The Day the War Ended by Martin Gilbert, Harper Collins, £20
VE DAY BROUGHT TO an end a phase of human history whose understanding seemed to lie beyond the categories of liberal humanism which had dominated the thinking of historians since the Enlightenment.
For some, the events of the Nazi period had shattered their religious faith; and indeed the Christian churches could not escape their responsibility for the centuries of anti-semitism which had culminated in the Holocaust; but for others, Nazism had destroyed their belief not in God but in man, in the idea of human progress.
Could the image of man ever recover from the degradations that Hitler had wrought upon it?
Martin Gilbert is the supreme purist of modern historians. The Day the War Ended does not interpret, but allows eye witnesses of the period to speak for themselves. The predominant mood is one not of joy but of grief at the scale of human sacrifice, and, above all incomprehension at why it occurred. There is no attempt at explanation, and indeed the explanation of what happened between 1939 and 1945 still lies beyond the understanding of historians and theologians alike.
But The Day the War Ended provides much material for reflection on the defining of the common man, so called, Churchill believed, because in this war the common man had suffered more than at any other time in human history. Celebration was everywhere shortlived and muted by the revelation of what Nazism had done to the human spirit. In four years of war on the Russian front, ten million Soviet civilians had been killed, while a further three million Soviet prisoners had died of torture and starvation after capture.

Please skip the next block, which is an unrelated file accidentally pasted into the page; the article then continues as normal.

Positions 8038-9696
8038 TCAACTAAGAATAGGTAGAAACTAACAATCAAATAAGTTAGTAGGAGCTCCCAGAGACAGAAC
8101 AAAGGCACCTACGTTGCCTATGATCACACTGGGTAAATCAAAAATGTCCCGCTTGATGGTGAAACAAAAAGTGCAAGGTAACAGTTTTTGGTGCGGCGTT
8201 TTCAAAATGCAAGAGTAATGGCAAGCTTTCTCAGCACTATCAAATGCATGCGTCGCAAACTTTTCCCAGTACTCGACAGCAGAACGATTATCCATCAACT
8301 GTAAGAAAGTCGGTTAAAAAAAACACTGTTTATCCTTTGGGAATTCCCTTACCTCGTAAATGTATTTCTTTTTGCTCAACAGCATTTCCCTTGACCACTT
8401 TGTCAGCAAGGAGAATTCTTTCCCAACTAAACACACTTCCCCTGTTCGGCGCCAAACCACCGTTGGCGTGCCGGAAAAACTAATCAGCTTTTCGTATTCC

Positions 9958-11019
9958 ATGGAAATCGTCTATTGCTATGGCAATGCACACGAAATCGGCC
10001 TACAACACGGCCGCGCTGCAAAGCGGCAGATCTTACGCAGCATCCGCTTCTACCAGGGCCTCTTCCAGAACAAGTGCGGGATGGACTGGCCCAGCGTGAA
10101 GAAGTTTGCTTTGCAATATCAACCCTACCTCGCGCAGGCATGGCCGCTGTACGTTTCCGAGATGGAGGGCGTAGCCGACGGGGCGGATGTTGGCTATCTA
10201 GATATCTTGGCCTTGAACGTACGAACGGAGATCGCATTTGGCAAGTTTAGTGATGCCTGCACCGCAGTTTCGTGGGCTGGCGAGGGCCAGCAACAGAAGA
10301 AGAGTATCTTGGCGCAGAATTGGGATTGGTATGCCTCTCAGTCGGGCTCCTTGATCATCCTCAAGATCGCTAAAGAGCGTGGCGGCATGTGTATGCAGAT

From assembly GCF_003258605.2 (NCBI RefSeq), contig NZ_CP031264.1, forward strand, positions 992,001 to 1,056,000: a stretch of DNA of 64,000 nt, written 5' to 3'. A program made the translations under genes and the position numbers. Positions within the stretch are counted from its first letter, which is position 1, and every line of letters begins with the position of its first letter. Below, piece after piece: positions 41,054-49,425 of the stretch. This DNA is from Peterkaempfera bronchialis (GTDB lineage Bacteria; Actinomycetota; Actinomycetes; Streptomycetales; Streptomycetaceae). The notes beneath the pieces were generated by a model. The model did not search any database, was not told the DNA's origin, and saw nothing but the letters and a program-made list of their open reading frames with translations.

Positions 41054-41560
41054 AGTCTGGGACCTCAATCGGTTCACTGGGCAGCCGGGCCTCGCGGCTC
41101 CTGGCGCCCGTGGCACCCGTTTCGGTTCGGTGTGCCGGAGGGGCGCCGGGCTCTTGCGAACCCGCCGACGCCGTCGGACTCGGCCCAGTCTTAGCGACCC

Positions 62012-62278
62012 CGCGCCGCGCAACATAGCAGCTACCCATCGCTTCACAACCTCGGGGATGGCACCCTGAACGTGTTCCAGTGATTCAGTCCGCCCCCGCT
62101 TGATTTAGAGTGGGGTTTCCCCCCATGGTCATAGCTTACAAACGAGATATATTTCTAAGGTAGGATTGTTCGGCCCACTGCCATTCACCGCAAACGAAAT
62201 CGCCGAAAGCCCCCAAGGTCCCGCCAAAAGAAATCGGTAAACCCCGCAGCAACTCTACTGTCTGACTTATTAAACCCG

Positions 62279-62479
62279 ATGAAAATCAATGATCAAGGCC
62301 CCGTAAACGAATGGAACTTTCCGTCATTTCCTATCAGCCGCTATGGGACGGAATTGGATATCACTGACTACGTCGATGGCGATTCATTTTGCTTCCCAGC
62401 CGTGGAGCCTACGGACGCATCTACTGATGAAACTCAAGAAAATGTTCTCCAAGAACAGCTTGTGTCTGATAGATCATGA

Even in the last days of the war, in an orgy of senseless revenge, the SS amongst other crimes, gunned down 51,000 Russian, Polish and Serb prisoners of war and 8,000 Czech civilians selected at random.
The outcome in 1945 did not secure the basic aims for which Britain and France had gone to war the independence and freedom of small nations. In his victory speech, Winston Churchill was to warn that "On the continent of Europe we have yet to make sure that the simple and honourable purposes for which we entered the war are not brushed aside or overlooked in the months following our success...There would be little use in punishing the Hitlerites for their crimes if law and justice did not rule, and if totalitarian or police governments were to take the place of the German invaders."
Yet the Western democracies proved as incapable of preserving the freedom of Poland and Czechoslovakia in the 1940s as they had been in the 1930s. It is hardly surprising that Churchill chose to call the final volume of his war memoirs, Triumph and Tragedy.
For the Jewish people, there was little sense of triumph in 1945. "Victory Day", David Ben Gurion, the Zionist leader wrote in his diary on May 8 1945, "sad, very sad".
The war had cost the lives of around six million Jews, including around a million and a half children two thirds of the total Jewish populCion living in Europe before 1939, murdered, not in the heat of battle but as part of a cold and calculated policy of extermination in the heart of Christian Europe. How were the Jews to make sense of what had happened?
On VE day, Julian Schragcnheim was serving in the Allied armies in Italy, having emigrated to South Africa when Hitler came to power.
He remembered the last message that he had received in 1942 from his aunt who had stayed behind in Berlin, and who, facing deportation, had committed suicide.
She sent him his sports club song book, with the inscription "For Julian, Deuteronomy, ch xxv 17-19" "Remember what Amalek did unto thee by the way ... How he met thee by the way, and smote the hindmost of thee, even all that were feeble behind thee, when thou wast faint and weary; and he feared not God.
"Therefore it shall be, when the Lord thy God hath given thee rest from all thine enemies round about, in the land which the Lord thy God giveth thee for an inheritance to possess it, that thou shalt blot out the remembrance of Amalek from under heaven; thou shalt not forget it".